Twitter is spoofing users’ accounts in the Discover feed and I’m not sure why. Basically, they are promoting tweets in our Discover feeds by spoofing the reason for the tweet showing up in your personal feed. Twitter looks through your list of whom you are following and then adds “PersonYouAreFollowing follows AccountOfTweet” to the top of the tweet to validate the reason for putting this tweet in your Discover feed. This would be a relatively good thing to do if the tweets in my feed were from accounts that the people I’m following actually follow. The problem is, they aren’t. It’s being spoofed by Twitter themselves. I noticed the spam/spoof when I saw a tweet by a blog on Buenos Aires that supposedly the Pope himself follows in my Discover feed.
I don’t know much about the papacy, but I kind of doubted that the Pope has a significant amount of time to read up on the tales of the ex-gardener of Nestor Kirchner. Sure enough, if you go look at the Pope’s profile, you’ll see that he only follows his own accounts for the different languages.
I then started looking for other inconsistencies and I found several. For example Louis CK, according to my Discover feed, follows both @huffingtonpost (unlikely, but whatever) and @AVTVClub. Taking a look at who Louis CK follows (1 account), this is obviously not true.
Another example of an account being manipulated is one of my personal heroes, Commander Chris Hadfield, a Canadian astronaut and most recent commander of the ISS. You can see from the images below and his following feed that his account is being spoofed as well by Twitter.
Same with The Onion:
It doesn’t happen with only sponsored accounts as shown here:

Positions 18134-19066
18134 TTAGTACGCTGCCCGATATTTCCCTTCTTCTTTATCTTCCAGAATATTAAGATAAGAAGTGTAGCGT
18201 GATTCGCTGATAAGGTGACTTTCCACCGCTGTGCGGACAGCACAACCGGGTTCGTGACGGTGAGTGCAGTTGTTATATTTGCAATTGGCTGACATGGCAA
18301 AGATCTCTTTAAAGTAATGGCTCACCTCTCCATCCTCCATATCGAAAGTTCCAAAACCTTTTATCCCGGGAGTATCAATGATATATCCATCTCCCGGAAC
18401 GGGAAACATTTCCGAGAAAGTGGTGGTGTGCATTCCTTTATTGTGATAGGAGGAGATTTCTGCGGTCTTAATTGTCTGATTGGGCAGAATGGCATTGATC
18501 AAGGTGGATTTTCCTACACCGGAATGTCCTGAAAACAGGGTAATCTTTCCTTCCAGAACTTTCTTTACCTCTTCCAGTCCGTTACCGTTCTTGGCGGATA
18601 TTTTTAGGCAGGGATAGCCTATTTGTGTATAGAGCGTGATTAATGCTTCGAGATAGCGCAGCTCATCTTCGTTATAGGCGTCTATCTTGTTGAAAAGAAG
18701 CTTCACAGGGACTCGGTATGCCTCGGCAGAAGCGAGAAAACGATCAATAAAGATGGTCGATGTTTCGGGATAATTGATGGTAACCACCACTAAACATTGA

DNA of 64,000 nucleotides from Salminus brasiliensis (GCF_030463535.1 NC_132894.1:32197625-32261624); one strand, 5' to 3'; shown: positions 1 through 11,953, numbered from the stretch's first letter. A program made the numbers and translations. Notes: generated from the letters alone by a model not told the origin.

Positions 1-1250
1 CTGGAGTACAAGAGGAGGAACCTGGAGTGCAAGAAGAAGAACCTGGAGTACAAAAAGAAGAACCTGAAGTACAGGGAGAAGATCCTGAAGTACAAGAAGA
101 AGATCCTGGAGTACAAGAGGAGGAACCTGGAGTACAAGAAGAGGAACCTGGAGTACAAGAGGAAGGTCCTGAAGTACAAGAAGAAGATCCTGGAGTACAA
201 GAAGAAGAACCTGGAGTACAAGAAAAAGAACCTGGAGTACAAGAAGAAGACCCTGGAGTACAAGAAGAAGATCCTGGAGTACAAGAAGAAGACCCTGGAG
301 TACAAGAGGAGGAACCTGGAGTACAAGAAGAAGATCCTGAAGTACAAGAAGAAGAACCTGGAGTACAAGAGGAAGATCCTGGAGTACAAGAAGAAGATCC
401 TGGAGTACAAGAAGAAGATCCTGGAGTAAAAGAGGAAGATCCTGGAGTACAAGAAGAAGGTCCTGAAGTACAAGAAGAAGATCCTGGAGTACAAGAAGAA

Now maybe none of these people mind, but maybe they do. Perhaps the Pope doesn’t want his followers to wrongly believe that he is following some random blog talking about a former Argentine president’s gardener. I doubt Louis CK wants people to think he is following the Huffington Post and their awesome articles about why Brad and Angelina are on the rocks. Maybe I’m wrong and no one minds, but either way, as a user, I don’t appreciate being lied to or misinformed. It’s seedy at very best.
Twitter has been working pretty consistently on integrating their revenue model of sponsored tweets, sponsored accounts to follow, and sponsored hashtags over the past year. However, these tweets in the Discover feed are not called out as sponsored interactions like the others. They are snuck in amongst everything else and they are inaccurate. At best it’s an engineering mistake. At the worst it’s spam and an inaccurate representation of their users. They also have received criticism for the amount of spam on Twitter. It’s pretty interesting to me that given this criticism they would spam their own system with inaccurate details.